Curiosity and satisfaction

I’ve written before about times when serendipity strikes and I feel in the groove, inspired and creative, mostly with photography. Since January 2014, when I started my 365 photo project, I have taken and posted a photo every single day. Until recently that is. Now, my passion is flagging and it feels like inspiration has deserted me. It is a strange place to be.

Liz Gilbert’s response to times like these

When this happens, Liz Gilbert urges us to follow our curiosities (in her book “Big Magic…”). If we can find something that captures our attention for a moment, we can look at it a bit closer. She says it may be a clue to follow, to find the next clue, much like a scavenger hunt. It may lead you to find (re-find) your passion or it may not. She mentions satisfaction when she says:

“You might spend your whole life following your curiosity and have absolutely nothing to show for it at the end – except one thing. You will have the satisfaction of knowing that you passed you entire existence in devotion to noble human virtue of inquisitiveness. And that should be enough for anyone to say they have lived a rich and splendid life.” (page 239).

This weeks’ photo challenge prompt is satisfaction, which for me means the pleasure I get when I complete a project, like a sense of achievement or when I am so in the moment doing something, that everything else fades into the background, so I guess I could also call it contentment or delight. The prompt made me think of times when I feel satisfaction and Liz’s idea of following our curiosities, so here’s an example.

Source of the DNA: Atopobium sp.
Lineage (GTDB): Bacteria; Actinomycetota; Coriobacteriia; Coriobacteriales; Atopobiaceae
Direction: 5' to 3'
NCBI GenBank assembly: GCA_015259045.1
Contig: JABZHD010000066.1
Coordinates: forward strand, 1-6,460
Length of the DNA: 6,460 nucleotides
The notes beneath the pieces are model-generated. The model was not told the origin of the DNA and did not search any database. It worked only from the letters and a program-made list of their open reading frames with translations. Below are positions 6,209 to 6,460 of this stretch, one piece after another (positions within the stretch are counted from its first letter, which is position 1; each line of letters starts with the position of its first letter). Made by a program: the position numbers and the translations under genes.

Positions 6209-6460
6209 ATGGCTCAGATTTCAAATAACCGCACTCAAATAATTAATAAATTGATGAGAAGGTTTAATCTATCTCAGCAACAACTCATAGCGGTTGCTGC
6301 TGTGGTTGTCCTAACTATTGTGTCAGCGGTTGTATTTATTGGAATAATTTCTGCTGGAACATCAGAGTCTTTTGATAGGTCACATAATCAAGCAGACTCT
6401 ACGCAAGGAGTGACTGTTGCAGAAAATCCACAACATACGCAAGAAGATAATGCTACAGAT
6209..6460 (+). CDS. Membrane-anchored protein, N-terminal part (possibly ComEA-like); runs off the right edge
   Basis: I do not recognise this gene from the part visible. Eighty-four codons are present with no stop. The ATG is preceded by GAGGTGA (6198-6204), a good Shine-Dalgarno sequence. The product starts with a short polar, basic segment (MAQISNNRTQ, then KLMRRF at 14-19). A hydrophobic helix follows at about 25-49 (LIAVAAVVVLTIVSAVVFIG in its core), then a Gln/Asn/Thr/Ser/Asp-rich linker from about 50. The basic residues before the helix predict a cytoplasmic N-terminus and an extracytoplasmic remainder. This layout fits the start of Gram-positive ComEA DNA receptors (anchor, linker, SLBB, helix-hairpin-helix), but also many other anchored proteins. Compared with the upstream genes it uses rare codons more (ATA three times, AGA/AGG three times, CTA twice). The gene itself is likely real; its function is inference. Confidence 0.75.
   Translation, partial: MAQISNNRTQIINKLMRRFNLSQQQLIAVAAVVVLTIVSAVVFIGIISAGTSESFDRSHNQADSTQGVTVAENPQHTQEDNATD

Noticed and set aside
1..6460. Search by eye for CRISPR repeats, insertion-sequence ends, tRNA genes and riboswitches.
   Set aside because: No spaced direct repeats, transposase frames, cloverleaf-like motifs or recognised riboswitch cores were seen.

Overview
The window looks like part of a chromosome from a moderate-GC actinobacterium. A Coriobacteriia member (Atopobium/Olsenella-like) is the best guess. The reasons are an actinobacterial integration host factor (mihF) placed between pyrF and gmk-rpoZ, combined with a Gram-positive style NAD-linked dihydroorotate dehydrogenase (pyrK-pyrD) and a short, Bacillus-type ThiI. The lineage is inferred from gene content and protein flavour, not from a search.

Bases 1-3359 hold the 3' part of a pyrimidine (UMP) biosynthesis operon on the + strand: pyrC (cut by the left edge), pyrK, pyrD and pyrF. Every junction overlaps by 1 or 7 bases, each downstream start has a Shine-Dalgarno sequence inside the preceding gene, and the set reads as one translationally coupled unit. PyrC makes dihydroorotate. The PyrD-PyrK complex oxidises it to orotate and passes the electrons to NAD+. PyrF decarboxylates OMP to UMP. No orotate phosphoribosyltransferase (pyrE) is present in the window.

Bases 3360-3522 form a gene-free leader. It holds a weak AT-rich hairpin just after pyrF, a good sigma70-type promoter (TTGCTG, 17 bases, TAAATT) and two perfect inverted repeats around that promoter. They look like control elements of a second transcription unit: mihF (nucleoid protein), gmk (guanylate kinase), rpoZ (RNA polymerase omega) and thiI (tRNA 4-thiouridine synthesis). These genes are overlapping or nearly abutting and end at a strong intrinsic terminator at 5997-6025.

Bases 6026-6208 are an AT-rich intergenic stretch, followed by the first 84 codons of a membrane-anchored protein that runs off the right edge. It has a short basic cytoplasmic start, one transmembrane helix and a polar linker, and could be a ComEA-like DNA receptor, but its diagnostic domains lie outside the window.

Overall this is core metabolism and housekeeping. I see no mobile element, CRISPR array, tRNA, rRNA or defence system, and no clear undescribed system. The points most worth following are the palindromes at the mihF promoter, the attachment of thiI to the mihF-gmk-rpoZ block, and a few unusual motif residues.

Following my own curiosities

During my December break last year, I was wondering around the house, camera in hand, looking for inspiration. It had been days since I had taken any photographs. I came across my crystal ball. I’ve had some success using this as a prop for taking photos in the past. It sparked a small hint of curiosity – the first clue… what could I take using the ball? I laid it on a page I recently coloured in a colouring book. I took some shots. Although the colours were pretty, the shots were uninspired and soulless.

But the spark of curiosity was there and I didn’t give up. I began to think about other things around the house that reflect. I looked for more clues. I remembered that I have tried to photograph spoon reflections before, so I tried these next. What you see here are the ones I liked the most. Some of them reminded me of subtle Japanese art, while others were abstract enough to disguise the fact that they were spoon reflections.

When this mini photo session happened, I took these photos for the sake of creating, for the sake of being creative, with no thought of what I would do with them, if anything. I was satisfied and content with what I had done.

Now, almost 7 months later the story of their creation has given me something to reflect on and write about, and they illustrate this blog post. I guess on a small scale I was curious enough to see what photos I could get if I followed the clues. It was enough to inspire and motivate me for a day. My passion and inspiration are not back entirely,  it comes and goes, so I’m glad I took the opportunity to ‘catch’ this idea in the meantime, looking for delight in my everyday routines.

Linus Pauling brings the idea of satisfaction and curiosity together beautifully in this quote:

“Satisfaction of one’s curiosity is one of the greatest sources of happiness in life.”


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